Wednesday, July 17, 2013

Rat Tail Radish

These odd little vegetables have all come and gone already but we grew so many that they'll be on my plate for months. I made raw fermented pickles out of them to stretch out their eating season. They take longer to grow than many traditional small sized radishes because this strange Indonesian heirloom variety is grown for its seed pods rather than its roots. Most other radishes are picked before they bolt, or send up a flowering stalk. This variety branches out profusely, so profusely in fact that i had to thin out about half of what I had planted to make room for them to grow. On these branches grow an immense array of tiny white/pink/purple flowers. With time, these tiny blossoms become huge radish pods. In fact its easy to get overwhelmed with picking them but persevere because they are best when tender and smaller. I harvested about 9 or 10 pounds over the course of about a month from about a dozen plants. I left the over grown seed pods on the plants, pulled them from the ground and left the whole plant to dry. Now I have lots of seeds for next year, even though I only need a few. Im spreading these to everyone I know. Like many Asian radishes, they are season sensitive. This variety only works when planted in the spring. A lot of small root radishes can be planted at any time and harvested within a month, which makes them great for filling in odd spaces at random times in the garden. These radishes were planted early here in Philadelphia, around mid March, and were harvested between mid May and early June.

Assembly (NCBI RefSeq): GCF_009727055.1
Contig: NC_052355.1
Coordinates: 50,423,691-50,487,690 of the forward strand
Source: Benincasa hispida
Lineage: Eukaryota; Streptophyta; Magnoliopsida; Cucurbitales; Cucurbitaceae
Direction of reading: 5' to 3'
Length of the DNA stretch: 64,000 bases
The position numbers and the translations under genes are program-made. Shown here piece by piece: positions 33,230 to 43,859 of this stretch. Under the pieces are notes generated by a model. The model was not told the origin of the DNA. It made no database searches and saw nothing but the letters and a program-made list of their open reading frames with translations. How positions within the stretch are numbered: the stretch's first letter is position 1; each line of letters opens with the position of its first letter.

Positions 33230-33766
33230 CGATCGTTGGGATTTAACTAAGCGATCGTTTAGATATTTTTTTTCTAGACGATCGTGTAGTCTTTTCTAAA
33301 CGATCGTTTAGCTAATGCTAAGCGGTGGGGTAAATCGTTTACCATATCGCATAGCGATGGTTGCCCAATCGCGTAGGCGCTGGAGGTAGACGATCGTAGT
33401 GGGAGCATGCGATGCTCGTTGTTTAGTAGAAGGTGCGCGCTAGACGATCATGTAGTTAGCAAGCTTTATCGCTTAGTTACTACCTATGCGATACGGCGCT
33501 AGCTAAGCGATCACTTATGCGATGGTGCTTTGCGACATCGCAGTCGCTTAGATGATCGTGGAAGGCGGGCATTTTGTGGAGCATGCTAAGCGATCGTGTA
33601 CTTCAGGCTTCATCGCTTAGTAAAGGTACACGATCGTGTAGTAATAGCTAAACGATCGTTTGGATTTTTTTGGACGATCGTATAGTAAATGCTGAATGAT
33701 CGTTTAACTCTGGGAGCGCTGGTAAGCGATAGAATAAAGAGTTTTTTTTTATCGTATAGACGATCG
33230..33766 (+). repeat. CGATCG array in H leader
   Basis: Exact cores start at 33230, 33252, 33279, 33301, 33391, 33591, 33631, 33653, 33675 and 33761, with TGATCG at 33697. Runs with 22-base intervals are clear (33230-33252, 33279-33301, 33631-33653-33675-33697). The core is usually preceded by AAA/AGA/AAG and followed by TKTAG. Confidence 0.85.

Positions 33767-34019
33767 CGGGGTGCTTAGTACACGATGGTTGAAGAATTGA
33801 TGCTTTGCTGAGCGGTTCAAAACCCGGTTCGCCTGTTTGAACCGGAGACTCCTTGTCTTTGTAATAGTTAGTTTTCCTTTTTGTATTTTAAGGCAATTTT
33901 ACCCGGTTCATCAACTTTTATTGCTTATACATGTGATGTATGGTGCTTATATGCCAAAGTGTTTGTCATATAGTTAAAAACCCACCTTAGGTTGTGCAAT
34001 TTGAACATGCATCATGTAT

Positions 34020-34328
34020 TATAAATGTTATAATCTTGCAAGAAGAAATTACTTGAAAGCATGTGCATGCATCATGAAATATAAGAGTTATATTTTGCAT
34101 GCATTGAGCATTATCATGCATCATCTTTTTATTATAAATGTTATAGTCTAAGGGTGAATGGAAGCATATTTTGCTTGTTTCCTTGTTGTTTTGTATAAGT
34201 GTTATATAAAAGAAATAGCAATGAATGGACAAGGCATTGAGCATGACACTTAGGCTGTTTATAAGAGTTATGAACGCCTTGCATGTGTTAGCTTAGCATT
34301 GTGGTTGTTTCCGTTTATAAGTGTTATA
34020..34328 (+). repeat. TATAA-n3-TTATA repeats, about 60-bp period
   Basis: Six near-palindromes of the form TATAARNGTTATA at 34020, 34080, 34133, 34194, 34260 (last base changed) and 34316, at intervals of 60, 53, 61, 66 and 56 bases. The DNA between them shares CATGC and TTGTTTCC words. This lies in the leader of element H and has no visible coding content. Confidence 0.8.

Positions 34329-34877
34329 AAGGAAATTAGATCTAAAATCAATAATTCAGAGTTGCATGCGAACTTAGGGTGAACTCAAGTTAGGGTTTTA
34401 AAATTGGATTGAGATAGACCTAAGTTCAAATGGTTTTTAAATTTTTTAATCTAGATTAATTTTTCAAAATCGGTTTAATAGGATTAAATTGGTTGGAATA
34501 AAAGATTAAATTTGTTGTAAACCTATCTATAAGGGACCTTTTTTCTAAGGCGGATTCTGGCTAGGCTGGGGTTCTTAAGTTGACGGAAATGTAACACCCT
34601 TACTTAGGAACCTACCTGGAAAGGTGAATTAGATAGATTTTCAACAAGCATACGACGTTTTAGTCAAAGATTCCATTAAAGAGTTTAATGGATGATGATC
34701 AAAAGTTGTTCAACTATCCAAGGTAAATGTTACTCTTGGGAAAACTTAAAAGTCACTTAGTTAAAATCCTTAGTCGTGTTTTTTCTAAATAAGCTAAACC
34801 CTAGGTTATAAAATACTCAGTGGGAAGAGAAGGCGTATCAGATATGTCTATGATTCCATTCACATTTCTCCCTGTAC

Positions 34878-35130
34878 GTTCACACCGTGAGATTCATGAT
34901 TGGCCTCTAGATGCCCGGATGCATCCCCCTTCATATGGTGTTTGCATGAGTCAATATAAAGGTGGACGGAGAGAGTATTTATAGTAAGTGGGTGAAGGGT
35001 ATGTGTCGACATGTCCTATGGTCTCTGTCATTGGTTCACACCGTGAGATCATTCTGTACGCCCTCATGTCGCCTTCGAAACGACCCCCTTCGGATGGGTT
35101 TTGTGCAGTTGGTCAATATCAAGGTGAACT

Here is how I pickled them:

Rat Tail Radish Pickle

8 C Water
6 Tbl Sea Salt
3Tbl Pickling Spice
2 Cloves Garlic

A cookie jar full of Rat Tails, (maybe 12 C ?....)
Time- about 1-2 weeks in summer, to taste

The exact quantities do not matter. What does matter is the proportions on the brine. I use Sandor Katz recommendation of 4C water: 3Tbl salt for my raw fermenting brine. This is the way pre industrial pickles were made. The salt inhibits the growth of bad bacterias and promotes the growht of benefecial lactobacillus bacterias. The vegetables need to remain submerged under the salty brine. THIS IS CRUCIAL, exposure to air will create mold-which can be skimmed off but its better not to make it in the first place. I use a big cookie jar and then a smaller jar placed in the opening to weigh down the veggies. I then cover the top with a dish towel to keep bugs from landing in it.

As these good bacteria grow, the brine naturally turns sour! You dont need to add vinegar, which is itself a fermented product. I think I let this batch sit for 8 days, I tasted it and like it so I packed it up and put it in the fridge. Once each jar is packed, cover the contents with the brine. Refrigeration greatly slows the fermenting process but does not stop it. You can try packing them into smaller containers over times so you will get pickles of varying sourness if you like. Raw fermented products will continue to ferment indefinitely. Ive had sauerkrauts in my fridge for a year without them going bad. Time and temperature and salt are all related. The saltier the brine, the slower the ferment. The slower the ferment, the more complex flavor development. In the Winter a batch of Saurkraut or Kim Chi could take months to be sufficiently fermented, using the same amount of salt that might only take weeks in the Summer.

The Rat Tails are great fermented raw because they stay crisper. I water bath canned a few jars earlier in the season and wasnt pleased with the texture. They were really tasty both ways though. They naturally have a peppery/mustardy flavor that goes great with sour brine, garlic, fresh herbs or pickling spices. Hit me up if you want some seeds for next year if you're in Philly or buy some online from Baker Creek Heirloom Seeds.

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